Wednesday, July 15, 2015
Wednesday, July 8, 2015
Danville Regional Foundation invests $10 million in River District
BY VICKY CRUZ
The sounds of drills and saws whirred and echoed against the tall streetscape of mostly empty buildings along Danville’s River District on Main Street on Tuesday morning. The sounds of progress will only get louder after the Danville Regional Foundation formally announced its $10 million investment in Watershed Ventures.
“It is amazing based on the city’s investment and others what’s happened in the River District in the last three or four years. The very noises we hear in the background are examples of that,” Danville Regional Foundation President and CEO Karl Stauber, said at the announcement.
With $221 million in assets, the foundation has maintained its coffers well in order to provide grants to the community. That revenue needs to be sustained, though, and Stauber sees this investment as pairing of both grant and investment work that will do just that.
Watershed Ventures is a real estate investment firm that will invest in a large area of River District property with a focus on the underutilized, long empty and dilapidated structures. Those properties will be rehabilitated through stabilizing construction and then marketed to developers.
“We’re not going to operate a real estate fund. We don’t know how to make good real estate investment, but we know how to hire good people that know how to make real estate investments,” Stauber joked.
Michael Lemanski, who is heading up the firm, said Watershed Ventures will develop a master plan to coordinate the most effective and creatively diverse use of the space, attracting more people and businesses to the River District over the next 10 years. The firm is open to investing in other developers’ projects and businesses, as well.
Lemanski has more than 20 years of experience in redevelopment. He is the director of the Development Finance Initiative, an affiliate of the University of North Carolina School of Government. His work can be seen throughout downtown Durham, where he helped repopulate historic structures and establish new construction.
Mayor Sherman Saunders and City Manager Joe King attended the small gathering in front of the former Belk Leggett building, one of two properties closed on by Watershed Ventures. The other is the Imperial Mill on Craghead Street. In total, the firm has acquired 475,000 square feet of River District property in the last nine months.
“We’re seeing all kinds of signs of transformation and because of this transformation more people will notice and more people will want to invest. And now we have an investing and marketing firm who will help us to transform our city in an even more positive way. There’s no question in my mind that the city will grow,” Saunders commented.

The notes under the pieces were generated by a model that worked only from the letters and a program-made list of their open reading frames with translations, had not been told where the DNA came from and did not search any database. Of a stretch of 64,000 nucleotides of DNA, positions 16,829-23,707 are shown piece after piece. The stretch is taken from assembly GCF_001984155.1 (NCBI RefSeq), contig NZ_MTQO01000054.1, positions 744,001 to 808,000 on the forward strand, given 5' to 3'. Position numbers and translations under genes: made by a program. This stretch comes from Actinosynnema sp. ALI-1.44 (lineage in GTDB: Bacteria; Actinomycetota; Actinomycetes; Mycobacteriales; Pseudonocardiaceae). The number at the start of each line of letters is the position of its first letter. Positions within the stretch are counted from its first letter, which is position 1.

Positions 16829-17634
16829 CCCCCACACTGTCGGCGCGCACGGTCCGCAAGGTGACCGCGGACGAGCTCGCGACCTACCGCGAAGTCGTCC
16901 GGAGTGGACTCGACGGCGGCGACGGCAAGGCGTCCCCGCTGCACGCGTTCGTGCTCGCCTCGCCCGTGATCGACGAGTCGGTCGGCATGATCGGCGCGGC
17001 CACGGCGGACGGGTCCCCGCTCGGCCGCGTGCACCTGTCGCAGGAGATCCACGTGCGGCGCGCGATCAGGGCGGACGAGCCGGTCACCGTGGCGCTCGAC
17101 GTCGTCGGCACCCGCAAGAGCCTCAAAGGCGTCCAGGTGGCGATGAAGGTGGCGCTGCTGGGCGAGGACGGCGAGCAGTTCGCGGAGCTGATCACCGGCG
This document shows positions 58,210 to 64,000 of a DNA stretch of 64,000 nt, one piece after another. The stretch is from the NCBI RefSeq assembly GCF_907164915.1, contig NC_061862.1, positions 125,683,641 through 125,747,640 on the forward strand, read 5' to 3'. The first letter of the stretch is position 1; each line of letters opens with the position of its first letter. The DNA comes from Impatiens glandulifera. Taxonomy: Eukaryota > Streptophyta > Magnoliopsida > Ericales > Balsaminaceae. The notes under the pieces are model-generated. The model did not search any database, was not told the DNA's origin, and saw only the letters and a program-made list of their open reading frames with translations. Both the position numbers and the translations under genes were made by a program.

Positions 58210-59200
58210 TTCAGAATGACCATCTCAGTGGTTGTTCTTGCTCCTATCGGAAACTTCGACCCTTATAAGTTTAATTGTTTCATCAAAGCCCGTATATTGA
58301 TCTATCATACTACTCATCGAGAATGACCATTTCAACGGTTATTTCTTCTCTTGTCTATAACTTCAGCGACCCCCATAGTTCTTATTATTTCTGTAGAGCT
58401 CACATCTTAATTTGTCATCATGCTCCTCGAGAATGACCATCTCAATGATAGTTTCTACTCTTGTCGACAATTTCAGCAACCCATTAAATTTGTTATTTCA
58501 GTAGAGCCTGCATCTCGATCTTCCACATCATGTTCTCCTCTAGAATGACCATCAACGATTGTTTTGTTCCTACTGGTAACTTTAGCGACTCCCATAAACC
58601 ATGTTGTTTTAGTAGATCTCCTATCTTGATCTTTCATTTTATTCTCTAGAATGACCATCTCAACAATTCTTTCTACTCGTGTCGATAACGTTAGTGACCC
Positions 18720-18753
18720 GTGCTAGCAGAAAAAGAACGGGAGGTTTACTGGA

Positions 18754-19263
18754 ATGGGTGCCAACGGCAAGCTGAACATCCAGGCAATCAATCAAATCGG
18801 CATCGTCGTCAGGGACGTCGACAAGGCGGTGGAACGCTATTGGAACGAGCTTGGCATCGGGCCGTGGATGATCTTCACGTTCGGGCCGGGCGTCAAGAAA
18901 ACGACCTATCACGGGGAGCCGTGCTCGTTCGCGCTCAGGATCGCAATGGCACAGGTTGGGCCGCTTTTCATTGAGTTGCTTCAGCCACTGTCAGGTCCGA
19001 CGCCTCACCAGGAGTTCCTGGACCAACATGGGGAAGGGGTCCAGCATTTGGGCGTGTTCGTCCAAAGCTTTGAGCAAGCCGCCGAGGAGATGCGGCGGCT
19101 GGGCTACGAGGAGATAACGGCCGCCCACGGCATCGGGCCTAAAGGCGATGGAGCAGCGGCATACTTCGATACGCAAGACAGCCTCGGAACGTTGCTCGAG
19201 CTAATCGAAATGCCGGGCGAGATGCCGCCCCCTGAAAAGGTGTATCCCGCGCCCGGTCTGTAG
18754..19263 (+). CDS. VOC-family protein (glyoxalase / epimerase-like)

During Saunders time in the office, the city forged a partnership with the Danville Regional Foundation, the office of economic development and the Industrial Development Authority with one goal: Revitalize the River District. Over the past years, ribbons have been cut and changes have been seen.
For this foundation project to prosper, those partnerships will remain a crucial piece to the puzzle of success. Economic Development Director Telly Tucker said the involved parties will maintain open lines of communication to facilitate any potential projects.
“The River District is too large for one entity to redevelop. We see this as an amazing partnership particularly for the city and the Industrial Development Authority as another arm to help speed up the development and encourage private development,” Tucker said. “We think it’s going to pay dividends for generations to come.”
Tucker said he was ecstatic about the foundation initiative for its ability to add to the existing momentum in the River District. One way to make the projects get moving faster is to provide gap financing.
“It’s twice as costly to redevelop a historic property like this as it is to build it new. There has to be an incentive for this type of adaptive reuse to happen, taking something that once held a life of its own and in some cases previous lives if it’s been different businesses, and — to use our rebranding phase — reimagining it as something else. You need that type of partner to be here,” Tucker said.
Before opening the Belk Leggett Building up for a tour, Lemanski told the group that the hurdles ahead for Watershed Ventures will be large and time-consuming, but not impossible with the right strategy.
“Fixing up a distressed building is going to be quite challenging, especially when you’re in an area with a lot of real estate that needs to be redeveloped and it requires a really good long-term vision and strategy for doing that,” he said.
Over the next six months to a year, Watershed Ventures will continue its property acquisition until it has a large mass. Then the strategy will be created and partners and developers will be identified.
“Our goal long-term is to continue to build on the success that the city and the IDA had in both investing and acquiring property and trying to figure out how to speed that up and increase the scale of that type of investment down there,” he stated.
Cruz reports for the Danville Register & Bee.